Configuring Active Directory Domain Services in Azure Cloud

Configuring Active Directory Domain Services in Azure Cloud

The first question that people might have after looking at the title of this blog post is: “Why would I need to configure AD Services in Azure if it already offers a managed service?” I was thinking the same thing when I ended up configuring AD services on my VMs in Azure. The reason I had to do that rather than using the managed service was that I needed an active directory domain for a small environment I was spinning up for test/dev purposes. I didn’t need the multi-tenancy and other features that Azure AD offered. If you think that you might be in the same boat, then read along and see the step by step instructions on how to configure AD on VMs running on Azure Cloud.

  1. Select the Azure region that you want to use to spin up your instances and then create a new virtual network. In my case, I am using the US Central region and I created a virtual network with the address space of 10.1.0.0/16.
  2. Create a new Availability Set for your AD VMs. This step is optional, but it helps to have an availability set to ensure that the two AD servers that you spin up aren’t going to run on the same underlying hardware. You can keep the default settings for the Failure domains and Update domains when you are creating the availability set.
  3. Create two subnets inside the virtual network that you created. One of the subnets can be a public subnet with access to the internet and the other one can be a private subnet. I used the private subnet to host my AD VMs as I didn’t need those VMs to be accessed from my laptop.
  4. Create and configure network security groups(NSGs) for the two subnets that you created. For the public subnet, I created inbound rules allowing HTTPS and RDP traffic and blocking all the other traffic from the outside world. I added another rule to allow all traffic from the private subnet. Since NSGs are stateful, I didn’t have to create matching outbound rules. For the private subnet, I created a rule to allow all traffic from my public subnet and block all the traffic from anywhere else. NSGs evaluate rules in an ascending order, so make sure to assign a lower numerical value to allow rules as compared to the deny rules. As a best practice, you should leave enough space between these rules, so that you can create additional rules in the future if needed.
  5. Next step will be to deploy virtual machines in the private subnet that we created. In the VM creation wizard, make sure that you select the correct virtual network, subnet, and NSG. Also, make sure that you don’t attach a public IP address to the VM. I used the Windows Server 2016 Datacenter image and chose DS1 v2 as my instance type. You can go for a different image type and size depending on your needs.
  6. Once the VMs are up and running, we need to change the IP settings, so that the AD servers have static IP addresses. You can use the following AzureRM powershell cmdlets:
    $nic=Get-AzureRmNetworkInterface -Name TestNIC -ResourceGroupName TestRG
    $nic.IpConfigurations[0].PrivateIpAllocationMethod ="Static"
    $nic.IpConfigurations[0].PrivateIpAddress ="10.1.1.6"
    Set-AzureRmNetworkInterface -NetworkInterface $nic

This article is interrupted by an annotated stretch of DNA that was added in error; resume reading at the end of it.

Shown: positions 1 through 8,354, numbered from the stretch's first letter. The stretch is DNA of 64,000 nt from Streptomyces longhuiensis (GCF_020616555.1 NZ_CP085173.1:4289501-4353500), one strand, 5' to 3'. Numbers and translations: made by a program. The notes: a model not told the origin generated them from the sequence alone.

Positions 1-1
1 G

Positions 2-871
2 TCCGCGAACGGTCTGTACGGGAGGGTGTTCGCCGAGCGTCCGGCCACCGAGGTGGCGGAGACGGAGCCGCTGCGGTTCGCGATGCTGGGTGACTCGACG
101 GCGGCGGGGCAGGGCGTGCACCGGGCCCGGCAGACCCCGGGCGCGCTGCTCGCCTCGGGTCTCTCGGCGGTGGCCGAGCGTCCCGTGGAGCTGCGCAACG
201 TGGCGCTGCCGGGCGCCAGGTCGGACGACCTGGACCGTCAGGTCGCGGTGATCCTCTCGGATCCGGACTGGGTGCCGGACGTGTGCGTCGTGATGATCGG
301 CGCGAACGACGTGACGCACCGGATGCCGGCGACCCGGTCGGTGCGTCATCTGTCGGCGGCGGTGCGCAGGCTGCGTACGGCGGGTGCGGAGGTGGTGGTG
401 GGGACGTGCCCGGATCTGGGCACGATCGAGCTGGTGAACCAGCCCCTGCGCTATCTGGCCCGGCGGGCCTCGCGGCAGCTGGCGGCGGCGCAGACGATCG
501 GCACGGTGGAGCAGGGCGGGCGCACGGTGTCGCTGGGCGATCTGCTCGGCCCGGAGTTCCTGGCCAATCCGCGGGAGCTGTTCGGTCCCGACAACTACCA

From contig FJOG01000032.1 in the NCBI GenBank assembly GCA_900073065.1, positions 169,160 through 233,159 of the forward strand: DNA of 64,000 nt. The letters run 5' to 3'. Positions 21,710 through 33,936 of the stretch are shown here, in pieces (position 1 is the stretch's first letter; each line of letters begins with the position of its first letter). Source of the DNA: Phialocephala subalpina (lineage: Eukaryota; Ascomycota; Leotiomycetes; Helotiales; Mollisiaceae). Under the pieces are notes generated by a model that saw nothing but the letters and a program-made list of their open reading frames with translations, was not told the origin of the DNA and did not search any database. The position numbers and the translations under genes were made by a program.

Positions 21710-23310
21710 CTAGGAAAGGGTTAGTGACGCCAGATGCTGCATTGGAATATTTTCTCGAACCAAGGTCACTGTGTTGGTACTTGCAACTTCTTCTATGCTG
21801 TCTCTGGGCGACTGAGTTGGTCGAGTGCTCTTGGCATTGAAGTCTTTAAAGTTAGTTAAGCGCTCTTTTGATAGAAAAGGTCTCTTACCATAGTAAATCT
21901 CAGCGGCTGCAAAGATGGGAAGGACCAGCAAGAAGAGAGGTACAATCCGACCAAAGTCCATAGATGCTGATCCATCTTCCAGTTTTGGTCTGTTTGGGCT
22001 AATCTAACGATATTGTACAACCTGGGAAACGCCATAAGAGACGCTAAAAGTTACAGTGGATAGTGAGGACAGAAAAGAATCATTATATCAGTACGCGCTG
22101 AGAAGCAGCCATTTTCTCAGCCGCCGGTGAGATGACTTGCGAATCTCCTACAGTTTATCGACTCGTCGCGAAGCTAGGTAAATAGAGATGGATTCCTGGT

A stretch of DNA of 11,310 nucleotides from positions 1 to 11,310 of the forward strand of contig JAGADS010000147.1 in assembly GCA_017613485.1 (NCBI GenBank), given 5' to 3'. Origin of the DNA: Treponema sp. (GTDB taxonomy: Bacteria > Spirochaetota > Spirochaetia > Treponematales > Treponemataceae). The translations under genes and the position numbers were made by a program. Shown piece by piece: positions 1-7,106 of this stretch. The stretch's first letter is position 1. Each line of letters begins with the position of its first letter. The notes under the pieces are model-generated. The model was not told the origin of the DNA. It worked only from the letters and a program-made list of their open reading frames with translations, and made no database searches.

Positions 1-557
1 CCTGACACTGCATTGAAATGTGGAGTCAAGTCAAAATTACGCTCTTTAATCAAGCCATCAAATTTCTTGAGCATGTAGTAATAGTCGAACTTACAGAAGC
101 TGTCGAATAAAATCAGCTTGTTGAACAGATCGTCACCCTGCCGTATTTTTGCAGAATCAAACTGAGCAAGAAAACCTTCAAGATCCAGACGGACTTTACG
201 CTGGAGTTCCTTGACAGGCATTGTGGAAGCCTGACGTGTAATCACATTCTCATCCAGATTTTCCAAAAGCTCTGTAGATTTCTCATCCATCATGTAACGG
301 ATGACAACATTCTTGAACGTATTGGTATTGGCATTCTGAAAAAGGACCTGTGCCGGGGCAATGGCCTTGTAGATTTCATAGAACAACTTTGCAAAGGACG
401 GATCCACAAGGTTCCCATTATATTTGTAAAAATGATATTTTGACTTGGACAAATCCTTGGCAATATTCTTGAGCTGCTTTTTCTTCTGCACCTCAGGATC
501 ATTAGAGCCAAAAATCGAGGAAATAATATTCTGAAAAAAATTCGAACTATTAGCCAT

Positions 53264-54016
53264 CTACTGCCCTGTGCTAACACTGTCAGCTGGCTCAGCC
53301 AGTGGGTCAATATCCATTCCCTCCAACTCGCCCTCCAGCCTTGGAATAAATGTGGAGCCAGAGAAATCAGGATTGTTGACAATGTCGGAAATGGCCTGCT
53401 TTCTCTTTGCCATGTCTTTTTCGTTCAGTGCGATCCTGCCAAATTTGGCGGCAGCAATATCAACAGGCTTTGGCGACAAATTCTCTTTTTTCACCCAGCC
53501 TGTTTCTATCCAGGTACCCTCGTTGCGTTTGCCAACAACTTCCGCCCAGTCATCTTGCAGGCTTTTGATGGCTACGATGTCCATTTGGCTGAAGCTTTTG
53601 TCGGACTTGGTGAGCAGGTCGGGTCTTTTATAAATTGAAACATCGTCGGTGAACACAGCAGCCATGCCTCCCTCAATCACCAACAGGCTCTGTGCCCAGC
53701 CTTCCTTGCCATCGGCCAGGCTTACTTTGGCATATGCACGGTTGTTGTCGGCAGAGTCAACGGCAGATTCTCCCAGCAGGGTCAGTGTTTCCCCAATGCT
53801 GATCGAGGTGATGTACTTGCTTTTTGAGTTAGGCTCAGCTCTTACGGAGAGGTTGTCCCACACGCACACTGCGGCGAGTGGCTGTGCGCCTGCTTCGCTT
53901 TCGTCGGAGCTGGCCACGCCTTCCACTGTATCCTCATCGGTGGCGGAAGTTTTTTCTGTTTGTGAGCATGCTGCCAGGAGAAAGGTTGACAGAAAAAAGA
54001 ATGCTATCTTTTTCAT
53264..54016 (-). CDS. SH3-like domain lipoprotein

Get-AzureRmNetworkInterface -Name TestNIC -ResourceGroupName Test
  7. Or, you can also use the Azure GUI to set static IPs on the AD VMs. Navigate to the VM, click Network Interfaces, Click on the interface that you want to modify, Click on IP configuration, Click on the IP and then select Static under Assignment and click Save. If you are assigning a different IP than what was already assigned to the virtual machine, you will have to restart the VM for it to get the new IP address.
  8. Now that you have configured static IP addresses for the AD VMs, RDP into the primary AD VM using a jumphost or a bastion host.
  9. Install the Active Directory Domain Services role on the primary AD VM. Once the role is installed, next step is to complete the post configuration where we will create a new forest. This wizard is the same wizard that you use when you create a new forest in your private cloud.
  10. Once the AD role is installed and configured on the primary VM, then the next thing we need to do is to modify the DNS servers that would be used by the VMs in your virtual network. You can do this through the GUI by navigating to the virtual network, and select DNS servers. Change the setting from Default (Azure provided) to Custom, and enter the IP address of the first AD Server that you configured in the previous step.
  11. Once the DNS server is configured, RDP into the second AD VM that you created earlier and install the Active Directory Domain Services role. This time during the post configuration wizard, select “Add a domain controller to an existing domain”. Again this wizard is identical to how you would add a secondary domain controller in your own datacenter.
  12. Once you have configured the second AD VM, go back to the DNS server setting for your virtual network and add an entry for the second AD VM.

That’s it, you are done. Now all the Virtual machines that you spin up in your virtual network will automatically use the AD VMs as the DNS servers and you can join them to the new domain in the same way that you would in the case of your own datacenter. Please use this setup only for test/dev purposes because these VMs won’t offer you the same level of availability as the Azure AD service.

 

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